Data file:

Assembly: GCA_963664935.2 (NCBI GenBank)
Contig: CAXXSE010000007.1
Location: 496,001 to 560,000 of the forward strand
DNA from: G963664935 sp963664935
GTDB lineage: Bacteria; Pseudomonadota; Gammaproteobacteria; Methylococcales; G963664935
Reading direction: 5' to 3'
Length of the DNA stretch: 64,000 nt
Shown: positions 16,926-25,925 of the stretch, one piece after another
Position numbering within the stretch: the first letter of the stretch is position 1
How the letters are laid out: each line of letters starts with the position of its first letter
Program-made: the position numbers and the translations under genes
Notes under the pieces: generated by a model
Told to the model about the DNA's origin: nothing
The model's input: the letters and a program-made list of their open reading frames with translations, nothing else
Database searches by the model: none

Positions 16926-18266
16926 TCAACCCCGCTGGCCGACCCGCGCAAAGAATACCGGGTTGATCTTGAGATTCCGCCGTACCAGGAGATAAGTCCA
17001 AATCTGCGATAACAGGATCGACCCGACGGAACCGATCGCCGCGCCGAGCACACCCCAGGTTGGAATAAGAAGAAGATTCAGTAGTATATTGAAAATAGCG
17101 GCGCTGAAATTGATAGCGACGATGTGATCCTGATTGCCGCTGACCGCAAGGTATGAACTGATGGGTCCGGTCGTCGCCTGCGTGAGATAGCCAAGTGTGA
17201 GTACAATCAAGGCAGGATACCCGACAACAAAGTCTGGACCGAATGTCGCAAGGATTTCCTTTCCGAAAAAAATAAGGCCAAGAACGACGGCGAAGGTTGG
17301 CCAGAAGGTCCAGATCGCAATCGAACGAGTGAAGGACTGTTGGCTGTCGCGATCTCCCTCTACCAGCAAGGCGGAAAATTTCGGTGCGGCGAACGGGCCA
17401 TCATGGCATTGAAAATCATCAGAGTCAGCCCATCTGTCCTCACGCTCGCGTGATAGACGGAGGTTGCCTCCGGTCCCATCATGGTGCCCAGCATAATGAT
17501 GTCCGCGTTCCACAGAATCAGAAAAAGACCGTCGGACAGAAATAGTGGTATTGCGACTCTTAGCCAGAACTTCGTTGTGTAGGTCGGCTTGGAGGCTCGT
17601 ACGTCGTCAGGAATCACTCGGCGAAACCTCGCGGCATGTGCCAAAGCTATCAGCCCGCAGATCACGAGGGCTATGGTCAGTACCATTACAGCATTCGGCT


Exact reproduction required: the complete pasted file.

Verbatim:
Assembly: GCA_963664935.2 (NCBI GenBank)
Contig: CAXXSE010000007.1
Location: 496,001 to 560,000 of the forward strand
DNA from: G963664935 sp963664935
GTDB lineage: Bacteria; Pseudomonadota; Gammaproteobacteria; Methylococcales; G963664935
Reading direction: 5' to 3'
Length of the DNA stretch: 64,000 nt
Shown: positions 16,926-25,925 of the stretch, one piece after another
Position numbering within the stretch: the first letter of the stretch is position 1
How the letters are laid out: each line of letters starts with the position of its first letter
Program-made: the position numbers and the translations under genes
Notes under the pieces: generated by a model
Told to the model about the DNA's origin: nothing
The model's input: the letters and a program-made list of their open reading frames with translations, nothing else
Database searches by the model: none

Positions 16926-18266
16926 TCAACCCCGCTGGCCGACCCGCGCAAAGAATACCGGGTTGATCTTGAGATTCCGCCGTACCAGGAGATAAGTCCA
17001 AATCTGCGATAACAGGATCGACCCGACGGAACCGATCGCCGCGCCGAGCACACCCCAGGTTGGAATAAGAAGAAGATTCAGTAGTATATTGAAAATAGCG
17101 GCGCTGAAATTGATAGCGACGATGTGATCCTGATTGCCGCTGACCGCAAGGTATGAACTGATGGGTCCGGTCGTCGCCTGCGTGAGATAGCCAAGTGTGA
17201 GTACAATCAAGGCAGGATACCCGACAACAAAGTCTGGACCGAATGTCGCAAGGATTTCCTTTCCGAAAAAAATAAGGCCAAGAACGACGGCGAAGGTTGG
17301 CCAGAAGGTCCAGATCGCAATCGAACGAGTGAAGGACTGTTGGCTGTCGCGATCTCCCTCTACCAGCAAGGCGGAAAATTTCGGTGCGGCGAACGGGCCA
17401 TCATGGCATTGAAAATCATCAGAGTCAGCCCATCTGTCCTCACGCTCGCGTGATAGACGGAGGTTGCCTCCGGTCCCATCATGGTGCCCAGCATAATGAT
17501 GTCCGCGTTCCACAGAATCAGAAAAAGACCGTCGGACAGAAATAGTGGTATTGCGACTCTTAGCCAGAACTTCGTTGTGTAGGTCGGCTTGGAGGCTCGT
17601 ACGTCGTCAGGAATCACTCGGCGAAACCTCGCGGCATGTGCCAAAGCTATCAGCCCGCAGATCACGAGGGCTATGGTCAGTACCATTACAGCATTCGGCT